On several occasions he risked his life for the sake of his mission. For example, in 1976, while gathering samples in the Andahuaylas region of Peru, his vehicle was stranded in the middle of a fast moving, rain-swelled river. Rather than abandon his samples, Salas waited throughout the night until help appeared. On another occasion his vehicle was commandeered by Shining Path guerillas. Because he spoke Quechua, the local language, and because he agreed to “donate” money, food, and other supplies, he was released unharmed. On one occasion he nearly drowned when his horse stumbled while crossing a river. The risks, Salas believes, were worth the results. His expeditions have yielded invaluable germplasm, now available in CIP genebanks. He also supplied the materials needed for a comprehensive study of the genetic diversity in the tuber-bearing Solanum in section Petota. The materials he collected comprise ten new wild potato species that were later described by Prof. Ochoa. One of the new species was named in his honor, S. salasianum Ochoa.

In recent years, Ing. Salas has collaborated with NRSP-6 in collecting expeditions to the United States, Peru (two expeditions in 1998 and 1999), and in 2000 to Honduras and Panama. His collaboration was critical to these missions. His work is recognized far beyond the confines CIP, as much of his material is now routinely distributed to potato researchers worldwide. Indeed, the future value of many of the wild, tuber-bearing Solanum species that Ing. Salas discovered, collected, and helped to characterize will inevitably provide new sources of genes for use by future generations of scientists.

Ing. Alberto Salas, a native of Peru’s rugged highland region, received his undergraduate and advanced training in the 1970s at the Agrarian University La Molina, in Lima. He started his career in the University’s potato program as an assistant to the world famous potato taxonomist, Carlos Ochoa. He joined the International Potato Center (CIP) as assistant to Ochoa in 1975. During more than 20 years of work at CIP, Ing. Salas conducted 61 plant collection expeditions in Peru, Venezuela, Ecuador, Bolivia, and the United States. Each year since the mid-1970s Salas has carried out 1-3 expeditions, except when terrorist activities made it impossible to travel to the remote locations where wild species can still be found. Over the years, he has journeyed more than 50,000 km over dirt roads, mostly by mule or on foot.

Ing. Salas has shown an unusual devotion to the search for endangered wild potato species. Many times he sacrificed participation in important family events and celebrations to be in the field. Christmas of 1982 found him in an isolated village near Queara, Bolivia, where he collected S. bombycinum Ochoa and S. neovavilovii Ochoa, two species that were then unknown to science. In 1998, he celebrated his birthday in the remote village of Airihuanca, Peru, where found the only living samples of S. longiusculus Ochoa.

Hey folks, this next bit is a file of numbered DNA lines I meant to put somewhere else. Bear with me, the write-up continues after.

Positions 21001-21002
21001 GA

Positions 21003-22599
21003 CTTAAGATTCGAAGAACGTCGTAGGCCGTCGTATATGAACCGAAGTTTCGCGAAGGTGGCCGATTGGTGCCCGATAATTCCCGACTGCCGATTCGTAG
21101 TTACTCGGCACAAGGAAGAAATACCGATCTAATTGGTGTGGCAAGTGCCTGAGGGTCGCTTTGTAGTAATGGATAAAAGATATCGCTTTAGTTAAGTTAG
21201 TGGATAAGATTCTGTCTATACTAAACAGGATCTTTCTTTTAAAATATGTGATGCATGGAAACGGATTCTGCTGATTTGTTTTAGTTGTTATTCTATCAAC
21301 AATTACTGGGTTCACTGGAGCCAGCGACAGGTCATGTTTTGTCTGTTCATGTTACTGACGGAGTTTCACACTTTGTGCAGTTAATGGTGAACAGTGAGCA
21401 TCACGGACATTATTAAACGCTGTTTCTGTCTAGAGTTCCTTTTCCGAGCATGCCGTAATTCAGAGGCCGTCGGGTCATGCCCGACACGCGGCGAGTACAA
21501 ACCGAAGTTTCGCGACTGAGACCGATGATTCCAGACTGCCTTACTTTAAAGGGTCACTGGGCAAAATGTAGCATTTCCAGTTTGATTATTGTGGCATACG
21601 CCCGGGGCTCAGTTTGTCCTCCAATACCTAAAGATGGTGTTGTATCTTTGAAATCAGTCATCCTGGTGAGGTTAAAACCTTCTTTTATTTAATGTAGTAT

On several occasions he risked his life for the sake of his mission. For example, in 1976, while gathering samples in the Andahuaylas region of Peru, his vehicle was stranded in the middle of a fast moving, rain-swelled river. Rather than abandon his samples, Salas waited throughout the night until help appeared. On another occasion his vehicle was commandeered by Shining Path guerillas. Because he spoke Quechua, the local language, and because he agreed to “donate” money, food, and other supplies, he was released unharmed. On one occasion he nearly drowned when his horse stumbled while crossing a river. The risks, Salas believes, were worth the results. His expeditions have yielded invaluable germplasm, now available in CIP genebanks. He also supplied the materials needed for a comprehensive study of the genetic diversity in the tuber-bearing Solanum in section Petota. The materials he collected comprise ten new wild potato species that were later described by Prof. Ochoa. One of the new species was named in his honor, S. salasianum Ochoa.

In recent years, Ing. Salas has collaborated with NRSP-6 in collecting expeditions to the United States, Peru (two expeditions in 1998 and 1999), and in 2000 to Honduras and Panama. His collaboration was critical to these missions. His work is recognized far beyond the confines CIP, as much of his material is now routinely distributed to potato researchers worldwide. Indeed, the future value of many of the wild, tuber-bearing Solanum species that Ing. Salas discovered, collected, and helped to characterize will inevitably provide new sources of genes for use by future generations of scientists.

David M. Spooner & Charles R. Brown, Nominators

clip_image002_012DR. HIELKE (HENRY) DE JONG

Henry De Jong grew up and received his first horticultural training in the Netherlands before he immigrated to Canada in 1954. He continued his studies in Kansas and also took time to work with the Mennonite Central Committee in Bolivia and in the canning industry in Southern Ontario. In 1968, with his wife Siegelinde and three young children (Walter, Werner and Margaret) Henry moved to Wisconsin to complete his Ph.D. at the University of Wisconsin under Roger Rowe at the Potato Introduction Project, Sturgeon Bay (now NRSP-6). Henry joined Agriculture and Agri-Food Canada in 1971 in Morden, Manitoba, to work on buckwheat, and a year later moved to the Potato Research Centre, Fredericton, to commence a career in potato research. He retired on March 30, 2001.